Washington, Jul 30 (FN Bureau) The core Personal Consumption Expenditures (PCE) price index, an inflation gauge closely followed by the Federal Reserve, increased at its fastest rate in three decades in the year up to the month of June, US Commerce Department data revealed on Friday. The PCE price index increased by 3.5 percent year-on-year in June, a notch above the 3.4 percent annual increase in May, and represents the fastest increase in inflation since 1991, the Commerce Department data showed.
On Wednesday, Federal Reserve Chairman Jerome Powell said price pressures in the United States could run higher and more persistent in the near term than forecast as the economy adjusts to bottlenecks caused by the coronavirus pandemic measures. The Federal Reserve has a long-term inflation target of 2 percent per annum. The US economy grew by an annualized rate of 6.4 percent in the first quarter of 2021, after a 3.5 percent contraction for all of 2020 due to shutdowns and other restrictive coronavirus pandemic measures.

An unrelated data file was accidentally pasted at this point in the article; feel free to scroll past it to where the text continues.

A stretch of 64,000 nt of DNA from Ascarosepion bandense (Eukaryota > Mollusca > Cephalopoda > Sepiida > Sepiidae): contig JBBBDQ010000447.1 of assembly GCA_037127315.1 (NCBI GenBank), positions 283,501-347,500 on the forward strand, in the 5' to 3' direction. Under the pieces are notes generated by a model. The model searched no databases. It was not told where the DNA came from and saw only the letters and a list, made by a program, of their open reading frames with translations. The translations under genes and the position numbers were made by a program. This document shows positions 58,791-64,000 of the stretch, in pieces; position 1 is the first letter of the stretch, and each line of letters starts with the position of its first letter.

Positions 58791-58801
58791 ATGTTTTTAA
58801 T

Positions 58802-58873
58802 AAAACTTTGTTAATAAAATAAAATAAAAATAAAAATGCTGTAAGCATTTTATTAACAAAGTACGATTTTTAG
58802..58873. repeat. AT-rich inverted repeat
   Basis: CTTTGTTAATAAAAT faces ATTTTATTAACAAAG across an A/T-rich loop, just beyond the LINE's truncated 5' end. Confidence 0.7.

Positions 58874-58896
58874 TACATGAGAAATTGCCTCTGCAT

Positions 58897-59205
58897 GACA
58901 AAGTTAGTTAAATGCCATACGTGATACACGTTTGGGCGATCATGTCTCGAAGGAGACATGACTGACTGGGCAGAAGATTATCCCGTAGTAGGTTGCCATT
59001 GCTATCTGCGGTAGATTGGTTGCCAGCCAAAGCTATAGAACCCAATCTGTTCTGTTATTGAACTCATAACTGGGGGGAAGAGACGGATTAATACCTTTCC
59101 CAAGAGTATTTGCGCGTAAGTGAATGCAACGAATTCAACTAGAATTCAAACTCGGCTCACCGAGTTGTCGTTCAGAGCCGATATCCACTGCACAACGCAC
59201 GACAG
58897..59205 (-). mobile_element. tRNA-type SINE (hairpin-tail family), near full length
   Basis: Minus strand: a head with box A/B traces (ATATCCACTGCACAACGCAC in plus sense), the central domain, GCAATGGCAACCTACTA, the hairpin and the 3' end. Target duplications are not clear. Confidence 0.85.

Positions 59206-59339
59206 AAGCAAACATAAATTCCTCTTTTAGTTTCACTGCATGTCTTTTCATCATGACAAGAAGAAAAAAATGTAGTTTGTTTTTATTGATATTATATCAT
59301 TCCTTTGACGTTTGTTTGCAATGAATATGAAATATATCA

The Federal Reserve has said it envisions a 6.5 percent expansion for all of this year, although some officials at the central bank have more ambitious expectations and forecasting growth of up to 7 percent. The problem the Federal Reserve encounters is an increasing rate of inflation as prices of almost all commodities have soared from the lows of the pandemic.